The Federal Trade Commission (FTC) has filed an extension to its complaint against Facebook, accusing the social networking giant of illegally buying up innovative competitors and eliminating them from the market to entrench its monopoly.
The FTC filed its lawsuit on Aug. 19 in the U.S. District Court for the District of Columbia, following the court’s June 28 ruling that dismissed the FTC’s initial complaint against Facebook for lack of evidence.
In its initial complaint, the FTC unsuccessfully explained how Facebook managed to acquire more than 60% of the social networking market using illegal strategies. After the judge dismissed the case in June, the FTC was granted an extension of time to refile the lawsuit.
The new amendment argues that the social networking giant dominates the market in the United States by including additional data and evidence intended to support the claim that the app is a clear example of monopoly.
The FTC said in a statement that while innovative competitors threatened Facebook’s dominance during the mobile boom of the 2010s quite frequently, the social networking giant embarked on an illegal “anticompetitive shopping spree” to take over rivals; including Instagram and WhatsApp, to “cement its monopoly.”
Among the demands of the lawsuit, the FTC asks the court to order Facebook to sell the Instagram platform, which was acquired in 2012 for $1 billion, and it should do the same with WhatsApp, which it bought in 2014 for $19 billion.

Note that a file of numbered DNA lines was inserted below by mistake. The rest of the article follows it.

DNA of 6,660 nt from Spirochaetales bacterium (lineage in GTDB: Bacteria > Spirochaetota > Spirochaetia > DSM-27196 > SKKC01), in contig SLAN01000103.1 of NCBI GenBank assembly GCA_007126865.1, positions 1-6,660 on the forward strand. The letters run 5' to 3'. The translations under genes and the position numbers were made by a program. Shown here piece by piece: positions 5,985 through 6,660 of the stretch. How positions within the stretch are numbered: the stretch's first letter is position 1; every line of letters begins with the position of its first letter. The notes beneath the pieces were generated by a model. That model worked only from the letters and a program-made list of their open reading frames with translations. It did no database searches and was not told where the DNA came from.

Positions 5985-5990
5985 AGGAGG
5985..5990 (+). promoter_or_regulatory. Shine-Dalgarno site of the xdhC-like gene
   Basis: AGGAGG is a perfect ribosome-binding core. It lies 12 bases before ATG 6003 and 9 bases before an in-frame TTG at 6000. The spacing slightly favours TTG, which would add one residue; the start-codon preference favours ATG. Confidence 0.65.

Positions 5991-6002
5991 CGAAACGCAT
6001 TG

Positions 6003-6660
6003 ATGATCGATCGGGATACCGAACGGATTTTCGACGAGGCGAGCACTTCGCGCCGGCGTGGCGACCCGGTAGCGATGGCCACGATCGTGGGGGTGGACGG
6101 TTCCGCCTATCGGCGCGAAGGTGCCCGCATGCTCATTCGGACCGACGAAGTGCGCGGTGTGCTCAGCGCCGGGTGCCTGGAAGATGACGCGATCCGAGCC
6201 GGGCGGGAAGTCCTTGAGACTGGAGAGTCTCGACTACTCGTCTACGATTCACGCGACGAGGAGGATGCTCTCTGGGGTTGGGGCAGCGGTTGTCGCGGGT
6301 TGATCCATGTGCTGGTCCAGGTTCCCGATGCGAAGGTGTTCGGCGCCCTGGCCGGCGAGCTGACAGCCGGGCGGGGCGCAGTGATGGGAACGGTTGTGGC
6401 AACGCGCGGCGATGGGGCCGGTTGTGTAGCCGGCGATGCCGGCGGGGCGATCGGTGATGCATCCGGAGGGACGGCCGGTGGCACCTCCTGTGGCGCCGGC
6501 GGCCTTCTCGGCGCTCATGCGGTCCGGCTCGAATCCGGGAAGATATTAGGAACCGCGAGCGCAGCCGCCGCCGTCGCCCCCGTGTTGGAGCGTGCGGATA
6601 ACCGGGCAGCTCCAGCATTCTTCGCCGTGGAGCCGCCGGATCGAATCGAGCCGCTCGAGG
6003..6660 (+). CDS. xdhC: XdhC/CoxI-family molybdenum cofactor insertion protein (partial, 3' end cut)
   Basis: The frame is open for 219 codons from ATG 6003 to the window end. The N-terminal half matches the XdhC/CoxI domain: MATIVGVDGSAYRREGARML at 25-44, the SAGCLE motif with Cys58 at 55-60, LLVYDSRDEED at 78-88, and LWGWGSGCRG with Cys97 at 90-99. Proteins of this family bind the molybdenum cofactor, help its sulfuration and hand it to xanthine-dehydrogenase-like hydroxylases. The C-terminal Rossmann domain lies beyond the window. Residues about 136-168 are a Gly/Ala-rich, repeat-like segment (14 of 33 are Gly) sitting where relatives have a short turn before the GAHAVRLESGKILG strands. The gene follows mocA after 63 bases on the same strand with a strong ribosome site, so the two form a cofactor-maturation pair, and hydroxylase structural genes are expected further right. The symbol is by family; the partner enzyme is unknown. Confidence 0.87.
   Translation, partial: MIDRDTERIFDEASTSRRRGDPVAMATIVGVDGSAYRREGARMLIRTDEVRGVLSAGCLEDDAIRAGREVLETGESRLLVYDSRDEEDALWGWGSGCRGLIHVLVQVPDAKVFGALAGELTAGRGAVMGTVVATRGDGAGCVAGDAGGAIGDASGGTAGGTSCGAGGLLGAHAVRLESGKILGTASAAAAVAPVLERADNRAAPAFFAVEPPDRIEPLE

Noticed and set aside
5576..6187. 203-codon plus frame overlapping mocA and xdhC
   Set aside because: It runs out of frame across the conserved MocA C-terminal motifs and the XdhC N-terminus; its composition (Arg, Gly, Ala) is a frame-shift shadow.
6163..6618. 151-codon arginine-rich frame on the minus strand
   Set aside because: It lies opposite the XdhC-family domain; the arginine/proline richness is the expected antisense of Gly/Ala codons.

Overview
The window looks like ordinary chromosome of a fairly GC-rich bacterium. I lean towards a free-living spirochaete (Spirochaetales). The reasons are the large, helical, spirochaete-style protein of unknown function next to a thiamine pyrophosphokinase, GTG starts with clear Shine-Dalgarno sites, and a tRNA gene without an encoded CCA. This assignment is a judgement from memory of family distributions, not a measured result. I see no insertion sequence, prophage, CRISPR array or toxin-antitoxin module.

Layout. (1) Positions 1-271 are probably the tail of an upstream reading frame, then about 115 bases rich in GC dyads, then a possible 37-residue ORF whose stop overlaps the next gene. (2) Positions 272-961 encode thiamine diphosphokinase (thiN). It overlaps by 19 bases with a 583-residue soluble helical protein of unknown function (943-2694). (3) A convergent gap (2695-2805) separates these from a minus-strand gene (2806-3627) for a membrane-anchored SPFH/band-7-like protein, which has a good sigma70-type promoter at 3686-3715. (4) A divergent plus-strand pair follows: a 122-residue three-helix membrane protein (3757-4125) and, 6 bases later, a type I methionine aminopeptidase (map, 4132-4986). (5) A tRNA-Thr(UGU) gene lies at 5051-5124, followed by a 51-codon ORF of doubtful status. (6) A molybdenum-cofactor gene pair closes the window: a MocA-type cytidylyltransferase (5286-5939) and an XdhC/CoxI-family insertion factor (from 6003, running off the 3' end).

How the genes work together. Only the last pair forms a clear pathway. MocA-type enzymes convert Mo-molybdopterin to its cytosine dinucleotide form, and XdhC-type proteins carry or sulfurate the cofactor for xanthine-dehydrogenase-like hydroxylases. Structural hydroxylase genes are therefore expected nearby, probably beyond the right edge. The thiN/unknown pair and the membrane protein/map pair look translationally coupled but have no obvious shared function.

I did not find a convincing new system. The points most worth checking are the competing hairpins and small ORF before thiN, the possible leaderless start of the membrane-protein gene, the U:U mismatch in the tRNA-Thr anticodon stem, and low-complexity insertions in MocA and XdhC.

Another tactic used was to invite competitive app developers to participate within Facebook’s platform. Later, when it considered them an insider threat, it forced developers to accept restrictive conditions that effectively wiped them out.
“Developers that had relied on Facebook’s open-access policies were crushed by new limits on their ability to interoperate,” the FTC said in its statement.
The complaint also warns that Facebook’s illegal actions not only harmed competition but also “deprived consumers of other unruly, promising and disruptive applications that could have forced Facebook to improve its own products and services.”
Also cited in the report were serious user privacy abuses, specifically those that occurred in 2019, which led the FTC to bring charges against Facebook that ended with a settlement and a $5 billion fine.
“The FTC’s action today seeks to put an end to this illegal activity and restore competition for the benefit of Americans and honest businesses alike,” said Holly Vedova, acting director of the FTC’s Bureau of Competition.
For its part, a Facebook spokesperson spoke with Reuters and defended his company’s position saying that “there was no valid claim that Facebook was a monopolist, and that has not changed. We will continue to vigorously defend our company.”
Facebook has until Oct. 4 to respond to the FTC’s new allegations. However, the company announced that it is already reviewing the amendment and will have more information to pass on soon.